Unfortunately, what was not so easy was removing the existing laminate counters. There was plywood attached to them like a glue board and then there was lamination on top. What I discovered was that these were not attached like a normal laminate counter which was held on by screws. These were literally built to last, and it took me a lot longer to remove them than I hoped.
We ended up chipping off the lamination slowly to expose all of the riveted nails;the kind they put in pallets.
We then banged around them until we could get to the head and then we pulled them out slowly, one by one with pliers. We ended up pulling out 60 of these from the top glue board.
Fortunately, the layer below the plywood didn't have the riveted nails. It just had normal nails into the cabinet base. Thankfully those came up pretty easily with justsome prying and back and forth.
Finally, I was able to go in with a vacuum to clean the entire area.
After that, I was able to start building the supports to actually lay the solid surface down on my cabinets. The supports were ¾” thick by 3” wide pieces of wood that I pre-cut. I put dabs of silicone on each edge of the cebinet to hold them in place. I put one about every 18 inches. Of course, I had to modify mine a bit to fit the under-mount sink cavity.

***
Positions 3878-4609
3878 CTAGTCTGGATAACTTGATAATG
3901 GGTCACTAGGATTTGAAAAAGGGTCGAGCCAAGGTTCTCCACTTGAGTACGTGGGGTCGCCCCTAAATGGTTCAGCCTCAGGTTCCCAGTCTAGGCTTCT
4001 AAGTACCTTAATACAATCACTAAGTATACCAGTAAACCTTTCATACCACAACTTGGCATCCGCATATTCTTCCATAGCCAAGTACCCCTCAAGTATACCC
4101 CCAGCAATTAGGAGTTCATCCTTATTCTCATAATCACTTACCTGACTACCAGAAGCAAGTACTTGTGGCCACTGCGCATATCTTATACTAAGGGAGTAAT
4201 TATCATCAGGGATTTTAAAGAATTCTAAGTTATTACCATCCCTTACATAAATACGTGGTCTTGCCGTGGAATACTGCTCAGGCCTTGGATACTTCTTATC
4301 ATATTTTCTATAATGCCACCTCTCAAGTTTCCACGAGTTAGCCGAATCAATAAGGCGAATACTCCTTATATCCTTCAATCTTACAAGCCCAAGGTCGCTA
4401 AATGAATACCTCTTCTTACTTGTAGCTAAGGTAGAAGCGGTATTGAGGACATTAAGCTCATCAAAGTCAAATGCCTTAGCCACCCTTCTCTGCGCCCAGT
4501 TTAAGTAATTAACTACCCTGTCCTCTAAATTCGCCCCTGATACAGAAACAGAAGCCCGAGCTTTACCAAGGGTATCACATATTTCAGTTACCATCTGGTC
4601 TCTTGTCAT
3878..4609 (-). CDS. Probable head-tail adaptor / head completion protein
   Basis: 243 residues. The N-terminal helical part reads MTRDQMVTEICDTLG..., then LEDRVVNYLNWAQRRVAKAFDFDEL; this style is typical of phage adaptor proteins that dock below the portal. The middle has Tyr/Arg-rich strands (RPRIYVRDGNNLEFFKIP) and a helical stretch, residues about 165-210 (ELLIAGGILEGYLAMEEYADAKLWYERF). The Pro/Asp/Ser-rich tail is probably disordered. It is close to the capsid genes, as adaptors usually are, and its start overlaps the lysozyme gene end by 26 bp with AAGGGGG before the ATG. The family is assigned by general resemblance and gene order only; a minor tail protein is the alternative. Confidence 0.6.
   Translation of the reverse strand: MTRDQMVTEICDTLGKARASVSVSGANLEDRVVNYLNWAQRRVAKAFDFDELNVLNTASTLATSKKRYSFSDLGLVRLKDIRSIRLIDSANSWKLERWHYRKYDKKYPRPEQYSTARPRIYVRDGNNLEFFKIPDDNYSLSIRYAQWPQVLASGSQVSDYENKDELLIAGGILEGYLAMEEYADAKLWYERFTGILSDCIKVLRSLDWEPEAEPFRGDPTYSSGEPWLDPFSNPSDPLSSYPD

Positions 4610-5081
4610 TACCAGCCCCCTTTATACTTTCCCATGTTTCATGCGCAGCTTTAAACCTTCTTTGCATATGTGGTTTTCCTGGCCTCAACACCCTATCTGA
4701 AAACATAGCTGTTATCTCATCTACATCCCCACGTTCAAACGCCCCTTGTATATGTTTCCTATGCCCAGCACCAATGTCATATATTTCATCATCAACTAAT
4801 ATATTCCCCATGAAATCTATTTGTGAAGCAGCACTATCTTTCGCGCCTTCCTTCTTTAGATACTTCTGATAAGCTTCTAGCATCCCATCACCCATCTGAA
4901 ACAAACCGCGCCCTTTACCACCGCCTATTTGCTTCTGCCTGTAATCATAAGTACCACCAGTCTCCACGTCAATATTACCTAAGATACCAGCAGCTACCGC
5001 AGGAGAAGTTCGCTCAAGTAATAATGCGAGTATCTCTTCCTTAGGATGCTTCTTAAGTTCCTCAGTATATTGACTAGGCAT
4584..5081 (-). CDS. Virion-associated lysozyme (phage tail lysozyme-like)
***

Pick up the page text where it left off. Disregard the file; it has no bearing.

Before you lay down the solid surface counters you also want to dab that siliconesealant every 12 inches on your supports to hold the counter in place.
Finally, we were able to bring in our counter. Make sure you have enough people to help so that it is supported.
Then it was time to set it into place. We had to install it at a 45-degree angle so had to be very careful not to damage any cabinets or the supports.
I forgot to mention that before we put in the counter, I had put the under-mount sink in the sink cavity, otherwise, I don't think I would have fit in there trying to do it after the fact. Once the counter was in place, I lifted it up into its place and secured it with the sink clips and silicone caulking to hold it in place.
The counter turned out so beautifully. I'm really proud to say this project was a DIY. It is strong and durable enough for my kids to climb on and stain-resistant enough that I don't have to worry about berries or wine spilling. I have even fooled a few people already thinking that they are quartz.